This is a brief manual on PRA aimed at rural development workers/facilitators. Issues related to participation - its ideological basis and differences, and our understanding of participation based on our experience of the recent past - are discussed in the fist section of the manual. Discussion on PRA methods and techniques is dealt with in the second section of the manual. PRA methods most commonly in use such as mapping, time lines, wealth ranking etc. are discussed on a topic by topic basis with the use of pictures/charts wherever possible.
ABC of PRA: Attitude, Behaviour and Change : a report on South - South workshop on PRA : attitudes and behaviour.
This is a report of a workshop organised for experienced trainers from the South, focusing on attitudes and behaviour. In particular: How do attitudes and behaviour of officials and professionals change when they become involved with PRA? What training (or other strategies) encourage such change? The report contains personal experiences and training tips. The report also presents issues on the institutionalisation of PRA, and PRA in developed countries, and has a section aimed at donors and governments. The vision statement of the Network is to provide opportunities to like-minded institutions, organisations and individuals committed to participatory approaches to strengthen capacities in various processes of community development. The concluding sections has summaries of 17 papers presented by participants, a field visit report, workshop evaluation and sharing of concerns and plans for the future. It ends with individual commitments and addresses of the participants.
This is a workshop report in Hindi, which discusses the use of PRA methods with Dalits and women in India, focusing on three major themes. The first is the need to involve the people who are the 'target' of PRA approaches. Despite the emphasis on 'bottom-up' approaches, this has not been the reality, hence the call to revise and refocus on people. Secondly, PRA practitioners are urged to re-examine their roles and change themselves as part of returning to the roots of PRA. They need to become more helpers and facilitators and less teachers and leaders of PRA projects. Finally, literature on PRA should be in a range of local languages to be more accessible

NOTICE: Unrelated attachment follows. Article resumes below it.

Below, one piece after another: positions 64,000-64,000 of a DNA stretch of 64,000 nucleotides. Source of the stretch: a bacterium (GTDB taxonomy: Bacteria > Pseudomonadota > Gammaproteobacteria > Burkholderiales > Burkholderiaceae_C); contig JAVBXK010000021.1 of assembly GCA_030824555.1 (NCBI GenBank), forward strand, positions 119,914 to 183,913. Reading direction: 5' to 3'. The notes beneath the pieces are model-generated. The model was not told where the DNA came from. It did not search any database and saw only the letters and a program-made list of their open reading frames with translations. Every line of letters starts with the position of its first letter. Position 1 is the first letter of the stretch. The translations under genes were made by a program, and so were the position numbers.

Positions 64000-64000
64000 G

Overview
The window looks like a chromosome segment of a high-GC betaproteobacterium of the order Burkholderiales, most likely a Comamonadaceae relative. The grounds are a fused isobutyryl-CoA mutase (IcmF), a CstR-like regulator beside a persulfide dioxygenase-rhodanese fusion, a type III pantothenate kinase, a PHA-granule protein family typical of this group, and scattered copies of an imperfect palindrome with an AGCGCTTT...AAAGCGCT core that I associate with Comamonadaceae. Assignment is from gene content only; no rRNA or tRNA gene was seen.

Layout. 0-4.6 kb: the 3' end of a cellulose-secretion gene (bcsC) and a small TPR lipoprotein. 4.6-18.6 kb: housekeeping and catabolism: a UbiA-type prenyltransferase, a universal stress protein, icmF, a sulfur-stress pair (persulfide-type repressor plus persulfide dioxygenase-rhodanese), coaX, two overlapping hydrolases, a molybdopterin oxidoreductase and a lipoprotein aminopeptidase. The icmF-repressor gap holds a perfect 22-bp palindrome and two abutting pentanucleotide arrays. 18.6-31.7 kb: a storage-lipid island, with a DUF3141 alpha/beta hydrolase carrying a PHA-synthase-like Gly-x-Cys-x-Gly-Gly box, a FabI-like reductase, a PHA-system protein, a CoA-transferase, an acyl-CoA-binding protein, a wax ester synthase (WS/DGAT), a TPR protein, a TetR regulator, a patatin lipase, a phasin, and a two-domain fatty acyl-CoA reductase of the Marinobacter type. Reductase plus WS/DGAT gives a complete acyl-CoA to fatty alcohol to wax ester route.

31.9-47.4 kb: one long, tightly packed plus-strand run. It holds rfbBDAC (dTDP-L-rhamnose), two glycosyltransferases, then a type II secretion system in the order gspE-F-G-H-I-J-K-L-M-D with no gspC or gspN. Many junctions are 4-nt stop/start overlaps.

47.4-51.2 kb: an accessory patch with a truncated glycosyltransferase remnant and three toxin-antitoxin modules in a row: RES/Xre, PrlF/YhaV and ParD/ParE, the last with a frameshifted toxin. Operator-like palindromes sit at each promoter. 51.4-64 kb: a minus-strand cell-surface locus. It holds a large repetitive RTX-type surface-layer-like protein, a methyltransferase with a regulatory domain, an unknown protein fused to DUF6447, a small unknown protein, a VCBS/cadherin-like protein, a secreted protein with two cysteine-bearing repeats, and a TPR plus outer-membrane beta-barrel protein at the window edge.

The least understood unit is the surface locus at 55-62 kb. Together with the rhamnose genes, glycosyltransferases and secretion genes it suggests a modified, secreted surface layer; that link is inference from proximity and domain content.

Pamphlet reporting on the method and findings of a research activity selected and undertaken by children in Dhaka. The key findings include mistreatment and misbehaviour by adults, undesirable jobs, lack of trust by employers, marriage problems for girls, uncertain future, poor income, disrespect, injustice and lack of access to education. The pamphlet includes recommendations from the children and a strategy for the children's own advocacy activities.
This small booklet is a collection of satirical cartoons dealing with some of the misuses and abuses of PRA. The central character of the book is an unnamed local villager through whose eyes we see these situations. It is intended to facilitate self-reflection for development workers and as training material for PRA trainers. The cartoons deal with a range of issues concerning the misuse of PRA as a field tool. These cartoons could be used for discussion and are easily understandable. They are simple but convey some important messages.